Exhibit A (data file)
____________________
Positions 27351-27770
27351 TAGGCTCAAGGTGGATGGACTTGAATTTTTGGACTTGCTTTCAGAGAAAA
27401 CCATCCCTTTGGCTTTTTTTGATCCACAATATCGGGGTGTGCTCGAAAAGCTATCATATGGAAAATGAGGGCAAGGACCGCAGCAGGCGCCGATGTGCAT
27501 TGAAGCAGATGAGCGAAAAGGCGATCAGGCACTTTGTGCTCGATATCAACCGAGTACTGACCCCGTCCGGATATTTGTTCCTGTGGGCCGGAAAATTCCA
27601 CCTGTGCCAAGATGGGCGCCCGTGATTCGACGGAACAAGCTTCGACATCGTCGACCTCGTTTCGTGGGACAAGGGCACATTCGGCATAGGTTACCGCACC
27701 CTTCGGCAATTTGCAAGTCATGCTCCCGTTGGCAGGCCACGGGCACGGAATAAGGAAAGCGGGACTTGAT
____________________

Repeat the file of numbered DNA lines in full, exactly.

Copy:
Positions 27351-27770
27351 TAGGCTCAAGGTGGATGGACTTGAATTTTTGGACTTGCTTTCAGAGAAAA
27401 CCATCCCTTTGGCTTTTTTTGATCCACAATATCGGGGTGTGCTCGAAAAGCTATCATATGGAAAATGAGGGCAAGGACCGCAGCAGGCGCCGATGTGCAT
27501 TGAAGCAGATGAGCGAAAAGGCGATCAGGCACTTTGTGCTCGATATCAACCGAGTACTGACCCCGTCCGGATATTTGTTCCTGTGGGCCGGAAAATTCCA
27601 CCTGTGCCAAGATGGGCGCCCGTGATTCGACGGAACAAGCTTCGACATCGTCGACCTCGTTTCGTGGGACAAGGGCACATTCGGCATAGGTTACCGCACC
27701 CTTCGGCAATTTGCAAGTCATGCTCCCGTTGGCAGGCCACGGGCACGGAATAAGGAAAGCGGGACTTGAT